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Native American Legends

The Jicarilla Genesis

A Jicarilla Apache Legend

In the beginning the earth was covered with water, and all living things were below in the underworld. Then people could talk, the animals could talk, the trees could talk, and the rocks could talk.

It was dark in the underworld, and eagle plumes were used for torches. The people and the animals that go about by day wanted more light, but the night animals - the bear, the panther, and the owl - wanted darkness.

After a long argument they agreed to play the thimble-and-button game, and if the day animals won there would be light, but if the night animals won it would always be dark.

The game began. The magpie and the quail, who love the light and have sharp eyes, watched until they could see the button through the thin wood of the hollow stick that served as a thimble. This told the people where the button was, and in the first round, the people won.

The morning star came out and the black bear ran and hid in the darkness. They played again, and the people won. It grew bright in the east and the brown bear ran and hid in a dark place.

They played a third time, and the people won. It grew brighter in the east and the mountain lion slunk away into the darkness.

They played a fourth time, and again the people won. The sun came up in the east, and it was day, and the owl flew away and hid.

Even though it was light now, the people still didn't see much because they were underground.

But the sun was high enough to look through a hole and discover that there was another world - this earth. He told the people, and they all wanted to go up there. They built four mounds to help them reach the upper world.

In the east they mounded the soil and planted it with all kinds of fruits and berries that were colored black.

In the south they heaped up another mound and planted all kinds of fruits that were blue.

In the west they built a mound that they planted with yellow fruits.

In the north they planted the mound with fruits of variegated colors.

The mounds grew into mountains and the bushes blossomed, fruited, and produced ripened berries.

One day two girls climbed up to pick berries and gather flowers to tie in their hair. Suddenly the mountains stopped growing. The people wondered, and they sent Tornado to learn the cause.

Tornado went everywhere and went into every corner, and at last he found the two girls and brought them back to their people.

But the mountains did not grow anymore, and this is why a boy stops growing when he goes with a woman for the first time. If he never did, he would continue to grow taller.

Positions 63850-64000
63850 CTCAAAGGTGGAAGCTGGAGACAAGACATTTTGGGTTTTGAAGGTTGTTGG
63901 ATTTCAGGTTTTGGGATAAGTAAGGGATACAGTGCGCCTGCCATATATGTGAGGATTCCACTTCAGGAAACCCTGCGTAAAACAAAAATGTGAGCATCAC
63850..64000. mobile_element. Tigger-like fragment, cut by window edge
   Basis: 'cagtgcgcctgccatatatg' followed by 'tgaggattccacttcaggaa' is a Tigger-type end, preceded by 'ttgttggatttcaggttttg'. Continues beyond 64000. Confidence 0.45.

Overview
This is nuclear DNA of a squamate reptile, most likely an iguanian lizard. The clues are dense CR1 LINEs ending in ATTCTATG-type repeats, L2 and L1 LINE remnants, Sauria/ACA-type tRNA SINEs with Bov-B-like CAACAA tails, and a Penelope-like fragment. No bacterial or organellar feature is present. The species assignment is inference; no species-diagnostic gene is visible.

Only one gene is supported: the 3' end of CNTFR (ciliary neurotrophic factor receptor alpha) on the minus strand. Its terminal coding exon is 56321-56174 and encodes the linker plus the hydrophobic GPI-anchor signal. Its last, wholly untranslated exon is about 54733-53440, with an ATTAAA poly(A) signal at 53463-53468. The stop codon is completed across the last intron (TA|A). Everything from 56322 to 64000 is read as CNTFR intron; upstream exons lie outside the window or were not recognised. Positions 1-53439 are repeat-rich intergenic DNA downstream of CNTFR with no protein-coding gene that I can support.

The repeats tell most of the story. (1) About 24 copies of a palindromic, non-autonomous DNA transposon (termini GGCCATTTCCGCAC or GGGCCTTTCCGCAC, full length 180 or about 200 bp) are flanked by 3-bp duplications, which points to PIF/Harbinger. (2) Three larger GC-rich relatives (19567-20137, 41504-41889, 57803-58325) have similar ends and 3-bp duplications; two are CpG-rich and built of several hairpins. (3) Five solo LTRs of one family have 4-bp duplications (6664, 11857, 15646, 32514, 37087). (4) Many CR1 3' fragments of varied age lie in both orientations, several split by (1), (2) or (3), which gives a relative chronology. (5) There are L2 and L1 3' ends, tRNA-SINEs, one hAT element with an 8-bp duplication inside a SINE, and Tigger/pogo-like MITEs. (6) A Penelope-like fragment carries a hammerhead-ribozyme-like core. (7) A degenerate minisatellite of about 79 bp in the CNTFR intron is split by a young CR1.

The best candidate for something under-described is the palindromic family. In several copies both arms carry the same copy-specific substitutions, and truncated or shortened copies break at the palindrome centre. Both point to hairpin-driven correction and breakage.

The mountains had stopped growing while their tops were still a long way from the upper world. So the people tried laying feathers crosswise to make a ladder, but the feathers broke under weight.

The people made a second ladder of larger feathers, but again they were too weak. They made a third ladder of eagle feathers, but even these would not bear much weight.

Then a buffalo came and offered his right horn, and three others also contributed their right horns. The horns were strong and straight, and with them the people were able to climb up through the hole to the surface of the earth.

But the weight of all those humans bent the buffalo horns, which have been curved ever since.

Now the people fastened the sun and the moon with spider threads so that they could not get away, and sent them up into the sky to give light.

And since water covered the whole earth, four storms went to roll the waters away.

The black storm blew to the east and rolled up the waters into the eastern ocean.

The blue storm blew to the south and rolled up the waters in that direction.

The yellow storm rolled up the waters in the west, and the varicolored storm went to the north and rolled up the waters there.

So the tempests formed the four oceans in the east, the south, the west, and the north. Having rolled up the waters, the storms returned to where the people were waiting, grouped around the mouth of the hole.

The Polecat first went out, when the ground was still soft, and his legs sank in the black mud and have been black ever since.

They sent the Tornado to bring him back, because it wasn't time.

The badger went out, but he too sank in the mud and got black legs, and Tornado called him back.

Then the beaver went out, walking through the mud and swimming through the water, and at once began to build a dam to save the water still remaining in pools. When he did not return, Tornado found him and asked why he had not come back. "Because I wanted to save the water for the people to drink," said the beaver. "Good," said Tornado, and they went back together.

Again the people waited, until at last they sent out the gray crow to see if the time had come. The crow found the earth dry, and many dead frogs, fish, and reptiles lying on the ground. He began picking out their eyes and did not return until Tornado was sent after him.

The people were angry when they found he had been eating carrion, and they changed his color to black.

But now the earth was all dry, except for the four oceans and the lake in the center, where the beaver had dammed up the waters.

All the people came up. They traveled east until they arrived at the ocean; then they turned south until they came again to the ocean; then they went west to the ocean, and then they turned north. And as they went, each tribe stopped where it wanted to.

But the Jicarillas continued to circle around the hole where they had come up from the underworld. Three times they went around it, when the Ruler became displeased and asked them where they wished to stop. They said, "In the middle of the earth." So he led them to a place very near Taos and left them, and there near the Taos Indians, the Jicarillas made their home.

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